Ribs come in all shapes and sizes, but no matter how you cut them, restaurant ribs need to stay off your summer menu. A quarter pound of beef or pork ribs weigh in at 288 calories and are loaded with saturated fat, and that’s before you slather on barbecue sauce.
When cooking ribs at home, skip the sauce in favor low-fat spices like mustard, garlic, and chili powder. They’ll add delicious flavors without many calories. Before cooking, be sure to trim off all visible fat and keep portion sizes small.
Daiquiris sound light and refreshing, but their nutritional profile is big and bloated. An 8-ounce strawberry daiquiri, for example, packs more calories than a double-patty hamburger and is loaded with sugar! But there are plenty of healthier drinks to enjoy poolside, with or without alcohol.
1) Corn on the Cob:
Corn on the cob without butter or salt is a high-fiber, low-calorie food. Consider shaving some off the cob into salads, using it for healthy salsas, and grilling it — minimize the butter and salt.
Tip: choose the yellow variety over the white kernels for added vitamin A.
Melting some watermelon into your mouth is a great way to rehydrate after a long day in the sun. True to its name, watermelon is over 90% water. It is also a great source of lycopene (more than raw tomatoes), known for its cancer-fighting properties, and contains only 44 calories a cup.
3) Fresh Iced Tea:
Tea has zero calories and loads of antioxidants. To get the nutritional benefits of tea, you should make it yourself instead of buying it bottled. Black, white, or green, if you make your own using a tea bag, iced is just as beneficial as hot. Try adding a small amount of honey before icing if you want it sweet, and squeeze in some fresh lemon or lime.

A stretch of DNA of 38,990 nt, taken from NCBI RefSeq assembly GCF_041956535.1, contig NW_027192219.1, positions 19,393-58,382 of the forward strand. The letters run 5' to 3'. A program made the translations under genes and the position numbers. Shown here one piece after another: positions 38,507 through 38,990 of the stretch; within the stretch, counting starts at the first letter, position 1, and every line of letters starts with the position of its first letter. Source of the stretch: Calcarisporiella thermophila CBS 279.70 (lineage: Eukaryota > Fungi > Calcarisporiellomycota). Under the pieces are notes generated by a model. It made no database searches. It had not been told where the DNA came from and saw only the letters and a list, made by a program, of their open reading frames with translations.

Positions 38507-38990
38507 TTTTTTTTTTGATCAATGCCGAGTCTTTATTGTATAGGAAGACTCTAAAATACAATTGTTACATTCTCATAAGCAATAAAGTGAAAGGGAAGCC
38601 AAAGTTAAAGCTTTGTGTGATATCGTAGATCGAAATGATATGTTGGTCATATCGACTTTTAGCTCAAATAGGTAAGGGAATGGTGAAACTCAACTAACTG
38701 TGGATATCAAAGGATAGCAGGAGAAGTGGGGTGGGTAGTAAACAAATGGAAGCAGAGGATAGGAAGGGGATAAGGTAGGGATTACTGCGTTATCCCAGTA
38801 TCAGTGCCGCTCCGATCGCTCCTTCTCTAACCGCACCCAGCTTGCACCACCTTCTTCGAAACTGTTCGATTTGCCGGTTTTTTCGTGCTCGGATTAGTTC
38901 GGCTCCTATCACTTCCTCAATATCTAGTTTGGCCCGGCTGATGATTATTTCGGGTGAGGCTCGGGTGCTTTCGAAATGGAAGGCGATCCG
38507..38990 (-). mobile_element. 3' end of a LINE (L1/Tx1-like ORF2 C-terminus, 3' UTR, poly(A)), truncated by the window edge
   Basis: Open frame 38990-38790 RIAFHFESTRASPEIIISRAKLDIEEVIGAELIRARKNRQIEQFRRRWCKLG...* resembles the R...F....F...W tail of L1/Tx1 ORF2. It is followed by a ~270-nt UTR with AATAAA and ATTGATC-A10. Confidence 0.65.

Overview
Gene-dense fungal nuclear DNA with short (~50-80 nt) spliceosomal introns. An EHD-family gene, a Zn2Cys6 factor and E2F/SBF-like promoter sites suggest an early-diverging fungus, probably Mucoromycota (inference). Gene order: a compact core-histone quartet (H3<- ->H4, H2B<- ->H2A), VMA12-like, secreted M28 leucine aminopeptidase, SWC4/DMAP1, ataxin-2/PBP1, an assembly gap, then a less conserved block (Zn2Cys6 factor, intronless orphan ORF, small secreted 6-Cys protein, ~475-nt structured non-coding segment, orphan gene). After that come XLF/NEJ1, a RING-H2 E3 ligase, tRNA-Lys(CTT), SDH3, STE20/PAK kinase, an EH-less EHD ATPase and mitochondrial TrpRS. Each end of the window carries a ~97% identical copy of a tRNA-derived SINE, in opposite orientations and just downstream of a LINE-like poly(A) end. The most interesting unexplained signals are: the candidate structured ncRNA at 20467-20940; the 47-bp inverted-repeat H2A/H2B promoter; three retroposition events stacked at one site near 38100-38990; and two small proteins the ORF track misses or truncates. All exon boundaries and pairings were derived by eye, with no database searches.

4) Fruit salad:
Summer is peak season for colorful berries and fruit. Check our your local farmer’s market and purchase a variety of red, purple and blue fruit, which are potent sources of antioxidants and vitamins. Some, especially berries, pack up to one-third of your daily fiber needs per serving.
In the summer months, the last thing you want is to stir a pot over a hot stove and tuck into a steaming bowl of soup. But chilled soups are a perfect solution.
Gazpacho is filled with healthy ingredients like bell peppers, tomatoes, squash, and cucumbers, which make it a light yet flavorful soup. One cup is only 88 calories with 4 grams of fat and zero cholesterol.
6) Grilled chicken kabobs:
Easy to throw on the barbecue, chicken kabobs are packed with protein but low in calories, fat, and carbs. When you add veggies (like zucchini, bell peppers, and squash) to your skewer, you’ll add delicious, summery flavors and loads of antioxidants. Vitamin C-packed red bell peppers are a great addition, as they get even sweeter on the grill and a half-cup provides only 14 calories. Another option: Dip chicken skewers into yogurt sauces, add some spices.
Raw, grilled, rolled, sliced or diced, zucchini is the perfect summer veggie. At only 20 calories per cup, it contains zero fat and cholesterol and 35% of your daily-recommended intake of vitamin C.
Great for a mid-afternoon snack, as an appetizer at a party, or for a light lunch, shrimp are a high-protein and low-calorie way to get energized. They provide about 14% of your daily-recommended iron intake, and a 3.5 ounce serving is less than 100 calories. Top them on salads, eating them plain or grilled.
Primary Reference: http://www.health.com/food/17-best-and-worst-foods-of-summer